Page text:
A colleague once gushingly described Joe Tacopina as “a Tyrannosaurus Rex in shark’s clothing with the mind of Perry Mason”. Following a controversial case in which he got an NYPD officer off a rape charge, the New York Post preferred “The Devil’s Advocate”. Jimmy Kimmel reckoned him “something born in the ashtray of Rudy Giuliani’s Lincoln Continental” while GQ magazine opted for the more laudatory “best-dressed, smoothest-talking, hardest-working criminal defence attorney going”. Just about every media outlet seems to have wondered aloud if he is “the most hated lawyer in America”.
Among Tacopina’s present titles are former US president Donald Trump’s best chance of staying out of jail, and owner of Italian soccer club SPAL. With one win in their last five, SPAL are second from bottom of Serie B, mired in a relegation battle, with just eight games remaining. It probably won’t have lifted spirits around Ferrara this week to see their boss making faraway headlines in his day job as Trump’s lawyer. Not when speculation around Italy is that the American is seriously considering firing Massimo Oddo as manager, just weeks after he hired him to replace Daniele De Rossi, whose own unimpressive stint in charge lasted just four months.
It’s the type of hectic personnel chaos that once hallmarked the Trump administration in Washington and is yet more evidence the former president and Tacopina might be a match made in legal heaven. A bulldog lawyer, Tacopina has a portrait of Pope John Paul II in his office, cheek by jowl with a framed autographed photograph of mob princess and former client Victoria Gotti. His trademark is making outrageous statements on behalf of beleaguered defendants, often waging warfare in the talk radio and cable news arenas. Who better to represent the bloviator supreme, somebody whose gullible followers will swallow and regurgitate every wrong-headed, quasi-legal soundbite about their cult leader?
Fighting a case about Trump paying hush money to adult film actress Stormy Daniels before the 2016 election, the 56-year-old from Brooklyn brings a history of harnessing celebrity as courtroom strategy. With varying degrees of success, Tacopina has defended Meek Mill (a rapper whose conviction he got overturned), Bernard Kerik (the corrupt NYPD commissioner who went to jail and then sued him), and Alex Rodriguez (the baseball steroids cheat asked him to stop talking so much about his case on the airwaves). Others on his resume include Kimberly Guilfoyle (Fox personality turned girlfriend of Donald Trump Jr), Daniel Snyder (controversial owner of the Washington Commanders), Jay-Z, and Foxy Brown.
This lucrative line of work has made him wealthy enough to indulge his other passion: buying into Italian soccer clubs. The son of a Roman immigrant who ended up running a deli in Sheepshead Bay, Tacopina brought his five kids to an AS Roma game in 2011, struggled to find replica shirts, and was so appalled at how badly the club was run that he subsequently organised a consortium to purchase the outfit. While accounts differ about the extent of his input as vice-president over four years at Stadio Olimpico, he moved on to take a more outsize role in an American takeover of Bologna.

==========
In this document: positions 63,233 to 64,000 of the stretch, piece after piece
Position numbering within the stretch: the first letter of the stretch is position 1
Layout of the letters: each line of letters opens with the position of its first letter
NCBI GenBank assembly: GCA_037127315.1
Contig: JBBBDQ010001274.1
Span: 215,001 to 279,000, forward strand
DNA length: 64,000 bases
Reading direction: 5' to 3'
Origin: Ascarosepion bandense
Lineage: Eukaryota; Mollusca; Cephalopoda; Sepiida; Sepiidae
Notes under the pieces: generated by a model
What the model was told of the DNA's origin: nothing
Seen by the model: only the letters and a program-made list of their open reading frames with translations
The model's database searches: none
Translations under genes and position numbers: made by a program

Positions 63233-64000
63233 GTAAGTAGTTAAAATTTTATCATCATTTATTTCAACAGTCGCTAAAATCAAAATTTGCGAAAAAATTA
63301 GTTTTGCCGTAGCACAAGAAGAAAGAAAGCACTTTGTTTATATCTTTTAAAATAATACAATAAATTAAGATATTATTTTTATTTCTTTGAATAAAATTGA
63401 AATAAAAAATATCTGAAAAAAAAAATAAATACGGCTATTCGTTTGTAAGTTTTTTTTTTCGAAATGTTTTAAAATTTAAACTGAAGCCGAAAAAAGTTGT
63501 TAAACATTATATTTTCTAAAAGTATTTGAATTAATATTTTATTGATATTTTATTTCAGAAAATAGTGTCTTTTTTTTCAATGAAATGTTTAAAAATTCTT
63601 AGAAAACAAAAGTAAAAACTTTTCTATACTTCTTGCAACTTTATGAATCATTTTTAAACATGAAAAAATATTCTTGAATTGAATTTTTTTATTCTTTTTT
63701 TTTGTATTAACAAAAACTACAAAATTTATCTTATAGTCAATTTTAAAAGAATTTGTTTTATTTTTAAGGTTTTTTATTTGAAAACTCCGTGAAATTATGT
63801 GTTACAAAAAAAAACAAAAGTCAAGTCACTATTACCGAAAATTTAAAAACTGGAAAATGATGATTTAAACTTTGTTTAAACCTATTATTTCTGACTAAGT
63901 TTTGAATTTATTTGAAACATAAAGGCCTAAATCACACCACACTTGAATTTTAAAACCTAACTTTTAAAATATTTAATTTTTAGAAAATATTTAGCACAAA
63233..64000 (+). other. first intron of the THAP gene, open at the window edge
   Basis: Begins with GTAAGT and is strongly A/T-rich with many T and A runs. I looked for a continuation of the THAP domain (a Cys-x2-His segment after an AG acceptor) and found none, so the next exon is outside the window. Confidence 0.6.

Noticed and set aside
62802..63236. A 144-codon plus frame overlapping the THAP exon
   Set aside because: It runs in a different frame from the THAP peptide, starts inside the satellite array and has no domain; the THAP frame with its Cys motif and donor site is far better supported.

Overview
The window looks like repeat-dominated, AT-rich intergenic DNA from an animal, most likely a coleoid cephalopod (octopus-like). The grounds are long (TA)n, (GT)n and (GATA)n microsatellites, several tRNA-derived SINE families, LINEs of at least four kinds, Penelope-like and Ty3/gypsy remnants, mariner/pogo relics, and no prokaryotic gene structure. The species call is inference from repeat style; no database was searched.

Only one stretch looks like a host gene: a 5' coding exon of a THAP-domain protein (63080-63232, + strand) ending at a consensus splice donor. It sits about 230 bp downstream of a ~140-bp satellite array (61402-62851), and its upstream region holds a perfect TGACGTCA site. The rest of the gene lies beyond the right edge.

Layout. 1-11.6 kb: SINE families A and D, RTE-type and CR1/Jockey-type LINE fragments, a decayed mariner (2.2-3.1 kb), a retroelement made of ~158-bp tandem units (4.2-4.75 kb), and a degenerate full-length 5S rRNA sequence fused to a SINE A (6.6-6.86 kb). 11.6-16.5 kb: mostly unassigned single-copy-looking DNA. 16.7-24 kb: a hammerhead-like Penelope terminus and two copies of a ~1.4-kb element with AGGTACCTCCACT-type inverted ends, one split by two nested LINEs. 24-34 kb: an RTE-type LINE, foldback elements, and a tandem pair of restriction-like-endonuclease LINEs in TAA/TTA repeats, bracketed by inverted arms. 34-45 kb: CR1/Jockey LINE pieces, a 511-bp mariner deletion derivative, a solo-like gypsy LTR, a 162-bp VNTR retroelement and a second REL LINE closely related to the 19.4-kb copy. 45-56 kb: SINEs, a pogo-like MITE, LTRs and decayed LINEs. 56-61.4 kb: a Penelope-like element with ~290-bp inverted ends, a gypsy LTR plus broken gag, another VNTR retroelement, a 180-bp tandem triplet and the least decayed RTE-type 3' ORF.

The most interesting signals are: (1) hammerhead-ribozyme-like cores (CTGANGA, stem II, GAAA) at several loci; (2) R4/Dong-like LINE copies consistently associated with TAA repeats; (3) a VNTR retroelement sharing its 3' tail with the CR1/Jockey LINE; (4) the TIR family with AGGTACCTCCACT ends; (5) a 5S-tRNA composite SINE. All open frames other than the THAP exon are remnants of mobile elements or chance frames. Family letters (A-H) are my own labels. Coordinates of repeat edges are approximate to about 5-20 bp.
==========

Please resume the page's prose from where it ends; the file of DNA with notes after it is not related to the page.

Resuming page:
There, he presided over their return to Serie A and, after being carried around the field on the shoulders of celebrating players, vowed he’d only leave the club in a coffin. Shortly after that, he departed in Trumpesque fashion following a dispute with his investing partner. At Venezia, his next stop, the club jumped two divisions in two campaigns, and he boasted of being the only club president in Italian calcio history ever to oversee three promotions in successive seasons.
“He [Trump] likes football a bit, even if golf is his main passion,” said Tacopina of his most famous client’s interest in his other life. “He’s not an avid football fan but he understands and likes it as a sport. We’ve hadssd some discussions about SPAL, he knows I’m in Italian football., He called me last year when I was at the stadium. He called me right after we scored a goal. We scored like four goals all year, so God forbid I enjoy one of our goals for longer. Thirty-five seconds! But that’s okay, that’s normal when you’re representing someone like the president.”
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An owner so hands-on he claimed credit for persuading former Belgian international Radja Nainggolan to drop down to Serie B back in January, it’s difficult to see how Tacopina can juggle a relegation fight in Italy with Trump’s pressing legal troubles an ocean away. Then again, many wonder why he’s taken up this cause at all. He’s a savvy enough operator to know the former president has a hard-earned reputation for not paying those who work for him. Rudy Giuliani is just the latest attorney to have discovered he somehow regards their efforts on his behalf as pro bono.
“I have to believe it in my soul – that’s a prerequisite for me,” said Tacopina about what motivates him to fight a case. “The only way I’m good is if I’m passionate. I don’t know if it’s a formula you can bottle up, but it’s an elixir that has several ingredients. You have to really care. Have I represented people I believe are guilty? Absolutely. But people who have made mistakes in their lives are entitled to a defence, too. Prosecutors overcharge. Sometimes people do deserve a break. The system is based on us challenging the government.”
The most Trumpian value of all.